, Volume 148, Issue 2, pp 285-308

Coherent Structures at a Forest Edge: Properties, Coupling and Impact of Secondary Circulations

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Abstract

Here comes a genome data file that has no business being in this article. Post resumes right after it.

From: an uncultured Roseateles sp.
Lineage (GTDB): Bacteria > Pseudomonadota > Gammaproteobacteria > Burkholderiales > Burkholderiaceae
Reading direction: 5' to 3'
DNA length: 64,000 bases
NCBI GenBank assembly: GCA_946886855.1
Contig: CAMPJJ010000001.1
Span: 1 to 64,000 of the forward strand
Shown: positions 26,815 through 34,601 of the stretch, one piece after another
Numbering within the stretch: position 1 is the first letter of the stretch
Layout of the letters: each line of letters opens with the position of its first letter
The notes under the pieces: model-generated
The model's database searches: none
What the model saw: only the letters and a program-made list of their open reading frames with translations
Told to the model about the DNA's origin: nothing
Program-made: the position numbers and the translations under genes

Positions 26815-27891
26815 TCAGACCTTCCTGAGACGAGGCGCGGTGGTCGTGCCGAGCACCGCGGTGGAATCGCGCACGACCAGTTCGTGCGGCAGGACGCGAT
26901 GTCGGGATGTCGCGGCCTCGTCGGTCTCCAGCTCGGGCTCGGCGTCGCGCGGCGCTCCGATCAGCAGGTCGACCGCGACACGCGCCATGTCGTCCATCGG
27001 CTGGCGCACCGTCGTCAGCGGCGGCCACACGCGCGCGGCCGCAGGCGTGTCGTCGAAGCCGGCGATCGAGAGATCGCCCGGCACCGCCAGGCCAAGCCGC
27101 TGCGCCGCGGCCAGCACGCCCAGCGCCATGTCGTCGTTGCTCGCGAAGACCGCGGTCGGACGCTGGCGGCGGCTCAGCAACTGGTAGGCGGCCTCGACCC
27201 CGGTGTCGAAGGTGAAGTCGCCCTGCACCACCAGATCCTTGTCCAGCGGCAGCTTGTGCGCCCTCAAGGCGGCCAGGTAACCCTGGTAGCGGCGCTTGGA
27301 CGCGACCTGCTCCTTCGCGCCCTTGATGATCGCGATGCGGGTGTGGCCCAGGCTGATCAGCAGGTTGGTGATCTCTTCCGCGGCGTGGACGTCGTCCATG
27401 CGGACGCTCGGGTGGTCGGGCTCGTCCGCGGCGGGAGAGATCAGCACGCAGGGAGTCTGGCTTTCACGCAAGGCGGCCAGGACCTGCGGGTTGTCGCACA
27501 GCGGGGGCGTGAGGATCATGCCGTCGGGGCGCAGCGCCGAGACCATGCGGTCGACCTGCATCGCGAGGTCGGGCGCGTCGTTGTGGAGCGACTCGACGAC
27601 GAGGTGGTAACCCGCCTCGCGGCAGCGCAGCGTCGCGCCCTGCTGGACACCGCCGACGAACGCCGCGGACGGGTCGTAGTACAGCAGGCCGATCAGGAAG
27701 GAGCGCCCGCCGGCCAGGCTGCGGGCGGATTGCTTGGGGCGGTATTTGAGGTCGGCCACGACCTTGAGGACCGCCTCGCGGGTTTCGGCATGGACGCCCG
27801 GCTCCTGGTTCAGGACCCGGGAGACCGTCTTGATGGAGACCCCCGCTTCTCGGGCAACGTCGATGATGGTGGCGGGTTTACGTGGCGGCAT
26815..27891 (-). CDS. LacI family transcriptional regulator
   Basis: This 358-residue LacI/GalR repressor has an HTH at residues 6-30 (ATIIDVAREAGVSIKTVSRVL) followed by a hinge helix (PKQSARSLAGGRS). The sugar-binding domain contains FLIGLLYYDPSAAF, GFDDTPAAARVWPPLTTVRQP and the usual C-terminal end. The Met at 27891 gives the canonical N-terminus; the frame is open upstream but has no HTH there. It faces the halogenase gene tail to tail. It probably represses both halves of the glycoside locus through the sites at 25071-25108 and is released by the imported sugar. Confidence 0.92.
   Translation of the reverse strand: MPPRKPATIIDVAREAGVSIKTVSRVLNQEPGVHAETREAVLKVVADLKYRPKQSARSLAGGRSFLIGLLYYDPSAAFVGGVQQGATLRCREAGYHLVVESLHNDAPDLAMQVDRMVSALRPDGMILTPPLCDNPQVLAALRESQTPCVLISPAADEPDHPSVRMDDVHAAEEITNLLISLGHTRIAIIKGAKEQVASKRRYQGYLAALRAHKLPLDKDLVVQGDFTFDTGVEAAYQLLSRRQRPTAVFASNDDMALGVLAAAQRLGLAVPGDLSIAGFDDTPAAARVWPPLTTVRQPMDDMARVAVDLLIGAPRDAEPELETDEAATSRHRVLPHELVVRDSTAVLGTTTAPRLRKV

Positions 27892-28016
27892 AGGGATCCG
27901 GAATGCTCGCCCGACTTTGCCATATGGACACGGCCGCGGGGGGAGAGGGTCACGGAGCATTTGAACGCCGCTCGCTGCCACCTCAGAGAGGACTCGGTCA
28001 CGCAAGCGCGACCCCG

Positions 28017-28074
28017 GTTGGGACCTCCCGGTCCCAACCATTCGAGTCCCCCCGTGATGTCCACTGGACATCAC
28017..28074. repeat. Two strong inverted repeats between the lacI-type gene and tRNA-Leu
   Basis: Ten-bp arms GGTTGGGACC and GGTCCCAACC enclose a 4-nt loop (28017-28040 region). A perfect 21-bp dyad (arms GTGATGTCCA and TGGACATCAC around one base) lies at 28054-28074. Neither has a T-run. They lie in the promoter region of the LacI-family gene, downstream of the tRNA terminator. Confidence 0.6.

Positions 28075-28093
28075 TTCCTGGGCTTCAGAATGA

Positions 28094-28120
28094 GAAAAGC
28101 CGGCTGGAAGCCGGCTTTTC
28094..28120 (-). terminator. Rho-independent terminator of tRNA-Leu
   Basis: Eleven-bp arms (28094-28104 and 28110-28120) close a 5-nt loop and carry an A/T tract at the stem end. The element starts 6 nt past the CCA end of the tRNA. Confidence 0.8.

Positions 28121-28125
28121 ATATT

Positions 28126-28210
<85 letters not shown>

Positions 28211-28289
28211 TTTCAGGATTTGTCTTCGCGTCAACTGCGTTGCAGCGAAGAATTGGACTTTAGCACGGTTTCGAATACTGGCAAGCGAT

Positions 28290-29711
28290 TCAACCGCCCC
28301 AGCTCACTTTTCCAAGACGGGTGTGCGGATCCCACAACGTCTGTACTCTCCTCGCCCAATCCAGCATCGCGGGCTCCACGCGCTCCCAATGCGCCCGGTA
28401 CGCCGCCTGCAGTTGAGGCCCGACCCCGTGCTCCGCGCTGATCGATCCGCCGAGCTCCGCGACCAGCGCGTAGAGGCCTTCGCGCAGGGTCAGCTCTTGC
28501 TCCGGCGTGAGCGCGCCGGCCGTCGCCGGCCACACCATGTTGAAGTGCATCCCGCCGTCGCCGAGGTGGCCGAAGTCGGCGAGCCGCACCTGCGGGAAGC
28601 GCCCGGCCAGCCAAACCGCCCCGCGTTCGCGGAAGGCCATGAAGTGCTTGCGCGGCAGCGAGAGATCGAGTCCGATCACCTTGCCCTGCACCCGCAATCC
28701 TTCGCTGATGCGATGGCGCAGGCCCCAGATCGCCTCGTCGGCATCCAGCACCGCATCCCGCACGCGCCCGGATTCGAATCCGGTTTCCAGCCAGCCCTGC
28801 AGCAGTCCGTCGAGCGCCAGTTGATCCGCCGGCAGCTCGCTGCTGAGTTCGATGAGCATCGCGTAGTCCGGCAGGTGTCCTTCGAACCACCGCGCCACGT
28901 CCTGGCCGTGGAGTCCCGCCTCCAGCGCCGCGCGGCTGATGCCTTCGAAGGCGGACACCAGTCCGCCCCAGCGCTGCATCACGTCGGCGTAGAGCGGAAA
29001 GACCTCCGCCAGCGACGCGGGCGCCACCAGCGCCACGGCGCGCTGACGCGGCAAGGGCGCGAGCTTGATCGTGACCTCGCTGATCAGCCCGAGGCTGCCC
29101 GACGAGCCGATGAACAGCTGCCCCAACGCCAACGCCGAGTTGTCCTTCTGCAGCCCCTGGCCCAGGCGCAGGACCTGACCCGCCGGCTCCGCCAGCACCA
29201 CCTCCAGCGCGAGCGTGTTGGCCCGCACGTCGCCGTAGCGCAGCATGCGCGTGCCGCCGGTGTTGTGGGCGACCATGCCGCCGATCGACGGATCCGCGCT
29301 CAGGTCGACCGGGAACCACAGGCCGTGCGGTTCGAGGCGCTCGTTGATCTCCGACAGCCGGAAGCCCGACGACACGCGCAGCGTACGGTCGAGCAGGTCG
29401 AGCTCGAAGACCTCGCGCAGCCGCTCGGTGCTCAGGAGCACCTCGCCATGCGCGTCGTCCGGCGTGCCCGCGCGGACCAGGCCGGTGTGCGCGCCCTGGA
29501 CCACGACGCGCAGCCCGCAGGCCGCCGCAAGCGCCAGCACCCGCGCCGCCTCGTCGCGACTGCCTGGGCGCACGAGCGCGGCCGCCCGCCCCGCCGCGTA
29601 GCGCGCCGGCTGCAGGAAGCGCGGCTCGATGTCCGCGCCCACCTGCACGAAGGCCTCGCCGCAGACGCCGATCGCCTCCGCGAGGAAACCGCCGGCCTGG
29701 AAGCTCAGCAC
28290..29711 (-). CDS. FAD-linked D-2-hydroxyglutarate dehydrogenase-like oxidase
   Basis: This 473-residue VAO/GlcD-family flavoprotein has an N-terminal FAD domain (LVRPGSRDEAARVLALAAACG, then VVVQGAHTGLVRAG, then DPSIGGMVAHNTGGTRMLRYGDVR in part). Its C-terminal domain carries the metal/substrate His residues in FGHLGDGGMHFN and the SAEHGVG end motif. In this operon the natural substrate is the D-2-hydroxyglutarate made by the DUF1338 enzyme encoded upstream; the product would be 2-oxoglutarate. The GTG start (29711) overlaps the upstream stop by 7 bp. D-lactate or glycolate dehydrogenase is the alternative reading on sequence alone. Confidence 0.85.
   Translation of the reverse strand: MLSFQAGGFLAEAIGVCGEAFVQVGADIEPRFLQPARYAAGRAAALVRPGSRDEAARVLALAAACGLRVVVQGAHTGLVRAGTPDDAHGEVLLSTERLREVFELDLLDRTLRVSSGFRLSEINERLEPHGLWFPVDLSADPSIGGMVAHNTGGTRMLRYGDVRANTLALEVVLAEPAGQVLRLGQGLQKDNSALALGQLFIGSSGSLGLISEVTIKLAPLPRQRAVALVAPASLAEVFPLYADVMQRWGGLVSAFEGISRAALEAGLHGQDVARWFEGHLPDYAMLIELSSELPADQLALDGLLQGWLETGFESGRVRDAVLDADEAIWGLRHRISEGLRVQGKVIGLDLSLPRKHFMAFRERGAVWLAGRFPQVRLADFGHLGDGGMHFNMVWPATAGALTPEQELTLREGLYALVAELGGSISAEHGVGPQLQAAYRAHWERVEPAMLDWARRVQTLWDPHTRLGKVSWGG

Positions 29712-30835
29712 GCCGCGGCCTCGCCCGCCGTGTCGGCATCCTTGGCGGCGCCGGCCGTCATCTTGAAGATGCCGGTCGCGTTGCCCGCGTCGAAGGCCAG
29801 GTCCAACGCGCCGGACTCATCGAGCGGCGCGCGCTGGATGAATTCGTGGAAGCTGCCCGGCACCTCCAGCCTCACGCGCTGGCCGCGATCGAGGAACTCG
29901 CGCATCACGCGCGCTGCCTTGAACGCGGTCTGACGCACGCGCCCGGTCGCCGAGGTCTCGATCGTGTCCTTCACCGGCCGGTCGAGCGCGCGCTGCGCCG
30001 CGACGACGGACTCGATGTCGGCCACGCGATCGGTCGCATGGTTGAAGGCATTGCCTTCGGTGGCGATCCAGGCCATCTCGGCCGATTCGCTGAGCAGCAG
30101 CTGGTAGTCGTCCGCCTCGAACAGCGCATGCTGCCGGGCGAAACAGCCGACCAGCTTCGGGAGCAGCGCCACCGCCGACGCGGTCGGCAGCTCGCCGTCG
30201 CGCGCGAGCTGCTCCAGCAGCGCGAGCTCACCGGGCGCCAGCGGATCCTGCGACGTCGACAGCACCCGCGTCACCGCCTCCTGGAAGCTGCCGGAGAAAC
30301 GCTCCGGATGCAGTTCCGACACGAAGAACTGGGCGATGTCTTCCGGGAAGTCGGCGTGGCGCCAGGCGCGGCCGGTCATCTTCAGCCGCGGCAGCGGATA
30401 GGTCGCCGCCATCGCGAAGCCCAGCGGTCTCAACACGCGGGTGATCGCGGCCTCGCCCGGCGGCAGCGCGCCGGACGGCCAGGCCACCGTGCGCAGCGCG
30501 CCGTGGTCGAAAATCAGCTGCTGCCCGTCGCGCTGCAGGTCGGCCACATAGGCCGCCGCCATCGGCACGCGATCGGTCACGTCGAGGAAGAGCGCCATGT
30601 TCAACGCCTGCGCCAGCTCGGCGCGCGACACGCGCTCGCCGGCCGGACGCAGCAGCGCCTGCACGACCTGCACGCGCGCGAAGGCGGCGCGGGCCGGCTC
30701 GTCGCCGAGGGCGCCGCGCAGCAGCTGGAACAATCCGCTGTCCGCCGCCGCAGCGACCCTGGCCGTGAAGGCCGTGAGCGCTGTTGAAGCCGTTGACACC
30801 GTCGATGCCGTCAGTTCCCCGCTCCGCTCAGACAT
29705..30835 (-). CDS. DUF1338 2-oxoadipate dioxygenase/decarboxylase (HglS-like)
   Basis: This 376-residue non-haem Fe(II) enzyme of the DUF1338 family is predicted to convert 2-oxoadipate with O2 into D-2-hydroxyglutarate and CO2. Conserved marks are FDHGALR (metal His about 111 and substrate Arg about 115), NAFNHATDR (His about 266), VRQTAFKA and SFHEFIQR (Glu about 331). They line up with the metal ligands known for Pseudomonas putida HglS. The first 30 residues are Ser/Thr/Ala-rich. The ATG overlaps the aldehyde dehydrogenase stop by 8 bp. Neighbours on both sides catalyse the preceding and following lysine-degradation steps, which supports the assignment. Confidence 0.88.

Little is known about the influence of coherent structures on the exchange process, mainly in the case of forest edges. Thus, in the framework of the ExchanGE processes in mountainous Regions (EGER) project, measurements of atmospheric turbulence were taken at different heights between a forest and an adjacent clear cutting using sonic anemometers and high-frequency optical gas analyzers. From these turbulence data, dominant coherent structures were extracted using an already existing wavelet methodology, which was developed for homogeneous forest canopies. The aim of this study is to highlight differences in properties of coherent structures between a forest and a clear cutting. Distinct features of coherent exchange at the forest edge are presented and a careful investigation of vertical and horizontal coupling by coherent structures around the surface heterogeneity is made. Within the forest, coherent structures are less frequent but possess larger time scales, indicating that only the largest coherent motions can penetrate through the forest canopy. At the forest edge, there is no crown layer that can hinder the vertical exchange of coherent structures, because these exhibit similar time scales at all heights. In contradiction to that, no improved vertical coupling was detected at the forest edge. This is mainly because the structures captured by the applied routine contribute less to total turbulent fluxes at the edge than within the forest. Thus, coherent structures with time scales between 10 and 40 s are not the dominant exchange mechanism at the forest edge. With respect to the horizontal direction, a consistent picture of coherent transport could be derived: along the forest edge there is mainly good coupling by coherent structures, whereas perpendicular to the forest edge there is mainly decoupling. Finally, it was found that there is a systematic modulation of coherent structures directly at the forest edge: strong ejection motions appear in all time series during the daytime, whereas strong sweeps dominate at night. An effect of wind direction relative to the forest edge is excluded. Consequently, it is hypothesized that this might be an indication of a quasi-stationary secondary circulation above the clear cutting that develops due to differences in surface temperature and roughness. Such circulations might be a relevant turbulent transport mechanism for ecosystem-atmosphere exchange in heterogeneous landscapes.